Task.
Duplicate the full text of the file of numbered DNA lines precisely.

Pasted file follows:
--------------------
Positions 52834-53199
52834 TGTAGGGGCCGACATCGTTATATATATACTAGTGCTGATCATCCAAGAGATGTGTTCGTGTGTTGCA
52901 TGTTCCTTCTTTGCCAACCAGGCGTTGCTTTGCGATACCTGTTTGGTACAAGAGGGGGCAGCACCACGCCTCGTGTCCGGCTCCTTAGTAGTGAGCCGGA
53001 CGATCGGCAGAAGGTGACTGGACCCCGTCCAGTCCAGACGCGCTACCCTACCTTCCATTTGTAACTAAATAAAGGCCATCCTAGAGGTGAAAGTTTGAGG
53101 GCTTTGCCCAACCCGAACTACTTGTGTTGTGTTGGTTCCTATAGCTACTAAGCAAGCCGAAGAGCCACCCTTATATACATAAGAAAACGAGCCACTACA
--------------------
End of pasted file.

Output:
Positions 52834-53199
52834 TGTAGGGGCCGACATCGTTATATATATACTAGTGCTGATCATCCAAGAGATGTGTTCGTGTGTTGCA
52901 TGTTCCTTCTTTGCCAACCAGGCGTTGCTTTGCGATACCTGTTTGGTACAAGAGGGGGCAGCACCACGCCTCGTGTCCGGCTCCTTAGTAGTGAGCCGGA
53001 CGATCGGCAGAAGGTGACTGGACCCCGTCCAGTCCAGACGCGCTACCCTACCTTCCATTTGTAACTAAATAAAGGCCATCCTAGAGGTGAAAGTTTGAGG
53101 GCTTTGCCCAACCCGAACTACTTGTGTTGTGTTGGTTCCTATAGCTACTAAGCAAGCCGAAGAGCCACCCTTATATACATAAGAAAACGAGCCACTACA